CL: From the outside, it seems like so much of your music making is really about community building, rather than just solitary spiritual change, although it’s obviously about that too.

Diani: It’s like, as above so below. As deep as I can go emotionally, there’s also so much joy and so much connection and just feeling seen. Yeah, just feeling seen and knowing that even if I’m completely isolated, I’m never actually alone. I think the source of a lot anxiety or depression in the world we live in is just by a lot of us feeling like we’re alone. That we don’t have anyone, that we’re going to die alone. I think this practice has helped me to realize that I’m actually never alone. That is just an illusion.

Eris Drew. Photo by CCL

CL: There’s something about the communal aspect of experiencing music that can be even more transformative than engaging in solo music-making experiences. If there’s one person who knows about the spiritual power of raving, it’s Eris Drew. I really wanted to talk to her about her idea of the Motherbeat, this divine feminine energy that she first experienced at a party as a teenager, and that’s been a guiding force in her life ever since. I interviewed her about an essay she wrote a couple years ago entitled “More Than a Party,” in which she outlines the necessary ego-shuttering ordeal and ritual that communal music listening can provide.

Eris Drew: When I’m dancing for more than, even a very short period of time, to music that has that intensity, I’ve trained myself I think through years of raving and through some of the techniques that ravers use to have altered experiences. I’d be happy to go through those techniques. I’ve had a set of very powerful experiences, and when you’re dancing like that, you do enter kind of trance. I mean it’s no coincidence that we have something called trance music in rave. It’s really all trance music, though, so that’s just a little genre for media. It’s all a form of trance music.

I think Octo Octa’s and my sets show that because we play really fun music, but at the center of it is a trance wave. It is a heartbeat that doesn’t stop for hours, so I think it’s important to stop and point out that, whatever insights I have, whatever science exists in relation to this, we can only talk about this because indigenous people have continued preserving these kinds of trance practices. Really, a lot of the texts that I cited in that article were written by white anthropologists, so  I don’t think the western mind would come to this conclusion without this knowledge. We owe such a debt of gratitude—I can’t even really express it in words—to all indigenous people. These are ubiquitous kinds of things you see in indigenous cultures. It’s not unusual for drumming and percussion to be very central to ecstatic practices all over the world and at different times and places. It’s not true of everyone, of course, but you can find the drum at the center of a lot of spiritual practices. Rave seems to be a really interesting modern delivery system of that very old technology.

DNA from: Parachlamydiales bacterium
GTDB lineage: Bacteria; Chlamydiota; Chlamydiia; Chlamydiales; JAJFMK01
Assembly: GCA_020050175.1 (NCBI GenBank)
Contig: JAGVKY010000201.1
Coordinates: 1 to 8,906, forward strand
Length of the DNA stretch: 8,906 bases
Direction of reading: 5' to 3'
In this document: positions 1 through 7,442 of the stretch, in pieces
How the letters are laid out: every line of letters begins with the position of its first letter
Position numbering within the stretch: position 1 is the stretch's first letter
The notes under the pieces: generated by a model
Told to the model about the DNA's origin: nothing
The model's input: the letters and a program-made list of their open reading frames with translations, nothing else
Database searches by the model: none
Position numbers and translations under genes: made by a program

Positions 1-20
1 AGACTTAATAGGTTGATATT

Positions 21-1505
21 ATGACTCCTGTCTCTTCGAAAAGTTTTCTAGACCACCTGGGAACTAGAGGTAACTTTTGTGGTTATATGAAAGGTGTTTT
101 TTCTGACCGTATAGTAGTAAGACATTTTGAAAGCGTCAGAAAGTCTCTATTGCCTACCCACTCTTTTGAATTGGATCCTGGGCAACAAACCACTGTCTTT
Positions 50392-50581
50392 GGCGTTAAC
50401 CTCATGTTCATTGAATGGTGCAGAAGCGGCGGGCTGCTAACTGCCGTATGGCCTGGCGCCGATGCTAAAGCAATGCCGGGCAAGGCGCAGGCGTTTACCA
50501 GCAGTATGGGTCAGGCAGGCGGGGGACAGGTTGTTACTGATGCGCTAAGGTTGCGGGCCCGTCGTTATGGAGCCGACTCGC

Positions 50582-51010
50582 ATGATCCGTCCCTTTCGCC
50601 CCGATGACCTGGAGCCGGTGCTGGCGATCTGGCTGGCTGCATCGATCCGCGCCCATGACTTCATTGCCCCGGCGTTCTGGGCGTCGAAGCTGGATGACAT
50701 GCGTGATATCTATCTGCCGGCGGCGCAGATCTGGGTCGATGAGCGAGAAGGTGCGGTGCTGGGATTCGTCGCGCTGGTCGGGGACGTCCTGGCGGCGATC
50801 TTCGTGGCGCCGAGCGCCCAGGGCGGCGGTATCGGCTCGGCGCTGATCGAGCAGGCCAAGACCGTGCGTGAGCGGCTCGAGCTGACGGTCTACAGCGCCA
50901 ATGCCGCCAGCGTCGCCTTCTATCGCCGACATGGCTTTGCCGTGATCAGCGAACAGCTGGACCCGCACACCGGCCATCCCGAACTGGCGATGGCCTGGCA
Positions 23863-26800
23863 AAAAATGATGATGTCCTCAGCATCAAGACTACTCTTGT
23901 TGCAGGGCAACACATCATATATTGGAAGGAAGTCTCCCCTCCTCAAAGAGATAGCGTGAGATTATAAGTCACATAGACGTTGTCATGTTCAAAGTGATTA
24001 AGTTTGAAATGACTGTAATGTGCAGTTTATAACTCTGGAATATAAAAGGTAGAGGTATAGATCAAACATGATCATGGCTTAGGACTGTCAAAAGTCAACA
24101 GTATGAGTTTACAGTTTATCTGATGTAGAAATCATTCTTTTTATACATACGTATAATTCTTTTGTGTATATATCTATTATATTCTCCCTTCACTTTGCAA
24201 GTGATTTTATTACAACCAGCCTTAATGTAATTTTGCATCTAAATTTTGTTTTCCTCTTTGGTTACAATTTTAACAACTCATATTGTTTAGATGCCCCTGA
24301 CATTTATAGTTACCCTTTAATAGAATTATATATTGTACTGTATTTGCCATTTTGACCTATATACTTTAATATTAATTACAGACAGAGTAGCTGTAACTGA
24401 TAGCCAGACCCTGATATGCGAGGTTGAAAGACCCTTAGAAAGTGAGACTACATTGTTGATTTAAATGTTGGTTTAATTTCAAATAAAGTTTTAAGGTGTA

CL: You mentioned that there were techniques that you could explain a little bit more. Do you mind?

ED: No, not at all. I think that if you were to ask someone why rave is spiritual, I think the first things that would come to mind would be, it’s a positive collective experience. The music is powerful. You get hot, you get sweaty, it goes all night. Well, what does all that mean? Well, a number of spiritual practices involve what you call ordeals and rave is an ordeal at least for people who are pretty hardcore about it. There’s disruption of sleep cycles. There’s staying up late. There’s fasting as part of it. You might say, “Well, what do you mean? I don’t know ravers who fast.” Well, a three-day party is quite a trick to the system. Part of raving is subjecting your body to an ordeal and breaking yourself down a little bit, because when you’re broken down, that’s when your ego starts to get quieter, and that’s when other parts of your subjective experience can start to unfold.

Some of the other techniques that are there of course the drums, so you’ve got the music itself and the drum isn’t it. If you listen to a lot of rave music, you’re going to hear very interesting resonances. There’s a lot of songs in techno and other forms of contemporary electronic dance music where there are no melodies. All you’re really listening to is a timbre change to a specific pattern. You’re focusing on that pattern, you’re listening to it over and over again, and that pattern may contain certain resonances and frequencies that really strongly evoke a lot of drone music.